The Science of Bad Decisions and How You Can Avoid Making Them Arielle | April 6th, 2016
If you’ve recently made a bad decision (or a baker’s dozen of them), you are not alone. Not a single person is immune from making bad decisions.
Humans make mistakes. Let’s face it, even though we often deny it, we have inherently imperfect judgement. Anxiety, stress and fear can easily distort our choices. In fact, in the competitive and strenuous world of small businesses and startups, it’s much too easy to make bad decisions. Often, we don’t even know whether the decision we are making is good or bad. This is because the aggregate total of the decisions we make throughout the day impacts our ability to clearly see the upsides and downsides of some of the decisions we must make. Plainly put: the more decisions we must make, the more likely we’ll make bad decisions.
Realistically, not all bad decisions end up being detrimental and crazy, but it is in our best interest to make smarter decisions. After all, we don’t always learn from our mistakes.
With such high stakes, why aren’t people more careful and make smarter decisions?
A recent study, Decision Fatigue Exhausts Self-Regulatory Resources — But So Does Accommodating to Unchosen Alternatives, highlights the importance of being selective when making decisions.
In five studies, participants who made a series of choices regarding consumer products, college courses, or course materials subsequently showed poorer self-regulation (measured in terms of task persistence, task performance, and pain tolerance), as compared to people who viewed or rated similar options without making choices.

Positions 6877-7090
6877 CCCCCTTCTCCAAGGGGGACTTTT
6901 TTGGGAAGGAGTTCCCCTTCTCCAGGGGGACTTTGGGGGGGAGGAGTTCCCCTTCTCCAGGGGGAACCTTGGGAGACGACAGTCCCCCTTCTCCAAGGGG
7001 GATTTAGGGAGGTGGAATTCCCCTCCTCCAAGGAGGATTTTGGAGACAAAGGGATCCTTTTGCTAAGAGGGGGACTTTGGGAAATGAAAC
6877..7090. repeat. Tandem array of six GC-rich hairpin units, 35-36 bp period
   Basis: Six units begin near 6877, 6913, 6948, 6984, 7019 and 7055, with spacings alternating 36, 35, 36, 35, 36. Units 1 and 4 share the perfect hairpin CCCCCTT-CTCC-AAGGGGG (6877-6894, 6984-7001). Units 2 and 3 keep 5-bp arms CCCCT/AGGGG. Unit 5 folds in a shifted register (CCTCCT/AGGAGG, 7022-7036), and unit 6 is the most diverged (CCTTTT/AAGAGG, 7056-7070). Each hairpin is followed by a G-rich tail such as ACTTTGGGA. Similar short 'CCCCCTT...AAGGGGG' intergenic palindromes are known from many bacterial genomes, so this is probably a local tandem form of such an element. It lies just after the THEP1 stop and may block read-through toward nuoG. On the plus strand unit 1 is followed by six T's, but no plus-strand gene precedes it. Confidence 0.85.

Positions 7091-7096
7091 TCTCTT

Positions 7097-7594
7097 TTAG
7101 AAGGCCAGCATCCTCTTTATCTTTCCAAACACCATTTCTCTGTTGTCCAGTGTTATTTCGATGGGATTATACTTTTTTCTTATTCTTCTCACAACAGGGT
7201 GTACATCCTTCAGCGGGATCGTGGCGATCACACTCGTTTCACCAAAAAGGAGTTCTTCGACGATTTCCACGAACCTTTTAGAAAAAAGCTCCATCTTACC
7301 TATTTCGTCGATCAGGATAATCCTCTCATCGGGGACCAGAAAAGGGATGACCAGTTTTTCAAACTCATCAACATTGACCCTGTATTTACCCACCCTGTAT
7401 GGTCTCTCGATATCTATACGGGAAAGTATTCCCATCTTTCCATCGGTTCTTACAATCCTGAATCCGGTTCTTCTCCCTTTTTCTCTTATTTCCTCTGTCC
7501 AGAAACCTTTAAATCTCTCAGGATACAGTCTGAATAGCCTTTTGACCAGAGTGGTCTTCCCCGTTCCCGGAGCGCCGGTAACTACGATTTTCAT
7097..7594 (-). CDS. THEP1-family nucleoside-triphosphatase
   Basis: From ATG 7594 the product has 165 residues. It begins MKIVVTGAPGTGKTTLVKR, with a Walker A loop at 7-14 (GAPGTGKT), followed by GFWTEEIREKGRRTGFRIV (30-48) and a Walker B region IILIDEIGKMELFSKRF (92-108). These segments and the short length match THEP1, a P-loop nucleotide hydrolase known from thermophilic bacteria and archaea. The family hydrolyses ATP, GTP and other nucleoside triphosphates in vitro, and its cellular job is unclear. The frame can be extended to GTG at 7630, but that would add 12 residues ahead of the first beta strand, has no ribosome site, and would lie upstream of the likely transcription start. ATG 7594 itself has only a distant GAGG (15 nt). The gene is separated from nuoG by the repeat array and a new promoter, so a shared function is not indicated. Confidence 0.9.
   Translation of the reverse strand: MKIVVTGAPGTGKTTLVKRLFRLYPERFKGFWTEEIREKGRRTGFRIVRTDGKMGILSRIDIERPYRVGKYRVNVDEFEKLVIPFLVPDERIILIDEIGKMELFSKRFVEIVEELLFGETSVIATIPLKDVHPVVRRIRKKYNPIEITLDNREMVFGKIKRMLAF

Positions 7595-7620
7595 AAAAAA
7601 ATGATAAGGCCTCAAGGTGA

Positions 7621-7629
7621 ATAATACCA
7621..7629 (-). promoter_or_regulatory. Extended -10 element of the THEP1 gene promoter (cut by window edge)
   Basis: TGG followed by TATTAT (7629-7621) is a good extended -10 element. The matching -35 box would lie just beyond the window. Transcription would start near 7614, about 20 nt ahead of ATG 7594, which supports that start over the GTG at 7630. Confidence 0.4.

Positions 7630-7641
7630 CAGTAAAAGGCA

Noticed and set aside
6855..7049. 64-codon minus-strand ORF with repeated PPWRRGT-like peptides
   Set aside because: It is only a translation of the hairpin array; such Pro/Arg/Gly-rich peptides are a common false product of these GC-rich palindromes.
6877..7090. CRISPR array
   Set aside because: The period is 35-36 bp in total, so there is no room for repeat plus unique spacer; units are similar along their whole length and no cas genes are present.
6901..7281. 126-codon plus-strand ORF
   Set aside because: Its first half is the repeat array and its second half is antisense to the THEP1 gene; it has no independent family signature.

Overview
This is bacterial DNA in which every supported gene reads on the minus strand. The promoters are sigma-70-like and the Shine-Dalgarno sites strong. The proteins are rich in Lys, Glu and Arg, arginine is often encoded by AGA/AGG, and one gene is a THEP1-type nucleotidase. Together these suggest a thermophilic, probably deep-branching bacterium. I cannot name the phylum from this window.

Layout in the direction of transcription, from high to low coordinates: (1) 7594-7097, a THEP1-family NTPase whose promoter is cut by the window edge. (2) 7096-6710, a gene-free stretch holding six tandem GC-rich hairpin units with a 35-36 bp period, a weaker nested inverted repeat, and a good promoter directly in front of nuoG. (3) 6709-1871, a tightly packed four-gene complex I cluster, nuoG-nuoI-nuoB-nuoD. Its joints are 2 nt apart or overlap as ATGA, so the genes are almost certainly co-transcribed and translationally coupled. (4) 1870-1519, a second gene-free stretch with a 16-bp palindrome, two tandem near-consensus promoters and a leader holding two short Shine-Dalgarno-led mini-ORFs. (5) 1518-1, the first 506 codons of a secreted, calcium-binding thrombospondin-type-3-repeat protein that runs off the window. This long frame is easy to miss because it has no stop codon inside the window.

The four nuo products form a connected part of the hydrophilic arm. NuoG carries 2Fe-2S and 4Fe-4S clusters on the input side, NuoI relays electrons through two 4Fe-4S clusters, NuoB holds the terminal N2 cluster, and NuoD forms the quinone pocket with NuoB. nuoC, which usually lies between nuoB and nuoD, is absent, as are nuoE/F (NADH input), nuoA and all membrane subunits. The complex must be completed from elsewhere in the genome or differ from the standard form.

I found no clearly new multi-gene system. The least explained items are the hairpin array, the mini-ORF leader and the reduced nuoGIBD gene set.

Essentially, the researchers confirmed that the more choices, or decisions people had to make in a short amount of time, the worse their future decision-making and general productivity became.
In fact, you may be surprised just how much small daily decisions impact the willpower you have for important choices. And most importantly, it turns out there are simple choices you can make that will help you master your willpower and make better decisions on a more consistent basis.
Clear uses the analogy of willpower in decision making to be similar to a muscle – too much use and it will become very tired and have difficulty recovering, but too little use and it will be rusty and out of shape. He suggests that when the decision-making muscle gets tired, we are more likely to make bad decisions, just as a fatigued muscle is more prone to injury than a healthily worked one.
Importantly, the art of avoiding a bad decision lies in the art of avoiding decision fatigue.
But how can you avoid decision fatigue?
Fortunately, there are a couple of ways to avoid decision fatigue, just as there are ways to prepare your muscles and train them to not become fatigued as quickly.